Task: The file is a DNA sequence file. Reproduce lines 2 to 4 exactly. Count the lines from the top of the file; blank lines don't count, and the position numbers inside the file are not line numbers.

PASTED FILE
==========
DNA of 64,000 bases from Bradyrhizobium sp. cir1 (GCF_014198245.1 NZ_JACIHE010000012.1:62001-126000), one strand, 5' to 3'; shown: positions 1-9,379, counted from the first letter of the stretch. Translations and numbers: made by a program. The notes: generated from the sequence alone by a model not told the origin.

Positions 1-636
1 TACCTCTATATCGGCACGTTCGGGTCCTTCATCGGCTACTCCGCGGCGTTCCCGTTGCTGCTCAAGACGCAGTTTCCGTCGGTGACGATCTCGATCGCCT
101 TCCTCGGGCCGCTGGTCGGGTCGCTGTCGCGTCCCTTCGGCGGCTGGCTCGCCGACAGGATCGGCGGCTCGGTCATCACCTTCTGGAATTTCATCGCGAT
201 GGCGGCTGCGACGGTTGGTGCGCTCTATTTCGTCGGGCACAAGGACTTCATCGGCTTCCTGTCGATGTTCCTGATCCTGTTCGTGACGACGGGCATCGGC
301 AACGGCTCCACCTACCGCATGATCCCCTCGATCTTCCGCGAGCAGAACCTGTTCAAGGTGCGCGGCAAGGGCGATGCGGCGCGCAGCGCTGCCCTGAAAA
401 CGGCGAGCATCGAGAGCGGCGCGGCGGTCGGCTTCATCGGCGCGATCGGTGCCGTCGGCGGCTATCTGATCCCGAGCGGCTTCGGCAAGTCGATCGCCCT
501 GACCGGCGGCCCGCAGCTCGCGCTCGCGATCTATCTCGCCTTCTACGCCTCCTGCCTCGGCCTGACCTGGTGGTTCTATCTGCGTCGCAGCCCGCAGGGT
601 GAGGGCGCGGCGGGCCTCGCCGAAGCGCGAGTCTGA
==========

Positions 1-636
1 TACCTCTATATCGGCACGTTCGGGTCCTTCATCGGCTACTCCGCGGCGTTCCCGTTGCTGCTCAAGACGCAGTTTCCGTCGGTGACGATCTCGATCGCCT
101 TCCTCGGGCCGCTGGTCGGGTCGCTGTCGCGTCCCTTCGGCGGCTGGCTCGCCGACAGGATCGGCGGCTCGGTCATCACCTTCTGGAATTTCATCGCGAT